A razor blade, a bare belly, and blood seeping from the corners of a newly carved five point star. This is not the image I expected to associate with the elegant, well-spoken woman with a Slavic-tinted accent standing on stage before me; but, for Marina Abramović, the “grandmother of performance art,” this is an image she is proud to conjure. She has spent a lifetime cultivating it.
Abramović this month spoke at Columbia University’s School of the Arts about her career and upcoming retrospective, “The Artist is Present,” at New York’s Museum of Modern Art (MOMA) this spring, which will include four continuous live recreations of her work and a new performance by Abramović herself. Unlike most of her brethren from the heyday of performance art in the 1970s and 1980s, who have either retired or moved on to other mediums of expression, Abramović still showcases her unique vision of using the body as both a subject and an object. Often attention-grabbing, provocative, and sometimes crude, Abramović entices audiences to shed their preconceived notions of what art is supposed to be and instead allow themselves to be taken into an experience of raw, unadulterated and often disturbing humanness. “Life is getting faster and faster,” Abramović often says, “so we absolutely have to make art slower and slower.” While it is difficult to make sense of Abramović’s work, for it follows no clear logic and presents itself in disjointed snippets of experience, it is distressingly easy to be subsumed by it.
Naked, frail, and smack, two bodies collide and bounce off one another, the haunting hollow sound of the collision displayed on a projector radiates throughout the Columbia University auditorium. I and my fellow observers shift uncomfortably in our seats, staring at the film. The two figures climb to their feet, walk to opposite ends of the screen, turn, charge toward one another, crash, and once again go tumbling down. Repeat. Again. And again. And again. Watching this, I can’t help but flash on the old cliché that insanity is doing the same thing over and over, expecting a different result. I’m starting to feel a little sick. Disoriented. Confused. I look around and the audience is watching in exacerbated silence. This was only a short, two minute clip of a performance Abramović did in the 1970s with her partner for 12 years, Ulay, but it was just one of the many similarly disjointing videos we are exposed to over the two-hour presentation.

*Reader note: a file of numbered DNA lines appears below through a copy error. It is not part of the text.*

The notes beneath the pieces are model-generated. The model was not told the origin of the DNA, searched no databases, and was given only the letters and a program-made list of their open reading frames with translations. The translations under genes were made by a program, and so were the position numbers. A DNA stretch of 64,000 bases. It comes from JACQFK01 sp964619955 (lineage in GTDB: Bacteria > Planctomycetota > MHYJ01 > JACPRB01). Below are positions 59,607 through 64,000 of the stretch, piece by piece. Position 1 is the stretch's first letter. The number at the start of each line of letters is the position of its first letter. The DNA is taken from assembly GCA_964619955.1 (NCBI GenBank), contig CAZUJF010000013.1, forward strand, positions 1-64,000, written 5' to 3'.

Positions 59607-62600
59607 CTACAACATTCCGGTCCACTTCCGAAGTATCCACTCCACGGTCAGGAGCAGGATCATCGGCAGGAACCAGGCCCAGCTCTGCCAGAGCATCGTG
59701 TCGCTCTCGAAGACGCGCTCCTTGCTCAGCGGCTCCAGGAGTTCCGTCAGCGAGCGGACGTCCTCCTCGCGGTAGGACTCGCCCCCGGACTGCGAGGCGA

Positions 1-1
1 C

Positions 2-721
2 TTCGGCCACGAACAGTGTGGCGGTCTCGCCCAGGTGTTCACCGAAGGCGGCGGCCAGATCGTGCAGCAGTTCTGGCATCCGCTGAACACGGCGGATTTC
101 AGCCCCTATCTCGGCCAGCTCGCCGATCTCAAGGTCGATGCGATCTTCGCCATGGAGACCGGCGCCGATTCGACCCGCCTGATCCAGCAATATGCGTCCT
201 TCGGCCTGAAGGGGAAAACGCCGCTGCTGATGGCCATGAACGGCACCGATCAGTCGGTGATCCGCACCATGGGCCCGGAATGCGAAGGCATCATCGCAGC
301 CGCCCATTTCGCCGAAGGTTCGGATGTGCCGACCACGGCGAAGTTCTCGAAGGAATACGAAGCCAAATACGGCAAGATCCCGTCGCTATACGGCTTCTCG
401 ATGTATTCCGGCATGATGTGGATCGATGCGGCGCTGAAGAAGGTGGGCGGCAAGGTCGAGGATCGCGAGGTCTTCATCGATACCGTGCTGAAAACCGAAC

Some of the most impossible to forget were: Abramović and Ulay naked, slapping one another with increasing intensity for 20 minutes; the pair thrusting screams at one another until their voices grow hoarse; and, particularly disturbing to me, when they join mouths and pass oxygen and carbon dioxide back and forth until one of them finally faints (it takes 19 minutes).
Prior to her work with Ulay, Abramović performed solo. In one performance, she plays the game Five Finger Fillet, where she places her hand on a table, takes a knife and begins stabbing it between her fingers. She increases the speed, and the mistakes inevitably grow. When finished and bloody, she repeats the entire performance, attempting to recreate each movement down to every last mistaken slice of flesh. It was an experiment, she explains, to play with the perception of time by blurring the lines of past and present through repetition. She then shows us her most famous early piece, the “Lips of Thomas”, where, over a period of seven hours, she slowly carves a five-point star into her stomach, a performance she repeated live in 2005 at the Guggenheim.
Likely her most controversial and down-right terrifying performance was in 1974, where she stood in a gallery in Naples, Italy for six hours, accompanied by a table placed upon which were 72 objects; some, like a feather, are designed to bring pleasure, and others, like a stem of thorns and a loaded gun, can cause sever pain. She signs a waver releasing anyone who passes through the gallery from legal liability, and cedes full control of her body over to the audience to do with it as they wish. After a few hours of meekness, members of the audience strip her naked and permanently scare her flesh with cuts and burns. When six hours pass, as Abramović vividly describes it, “I stepped, going toward the people, and everybody escaped. Nobody wanted to confront me. I went to the hotel and looked, and I had a piece of gray hair. And it was just…,” her voices trails to a whisper, “I know the public could kill you.”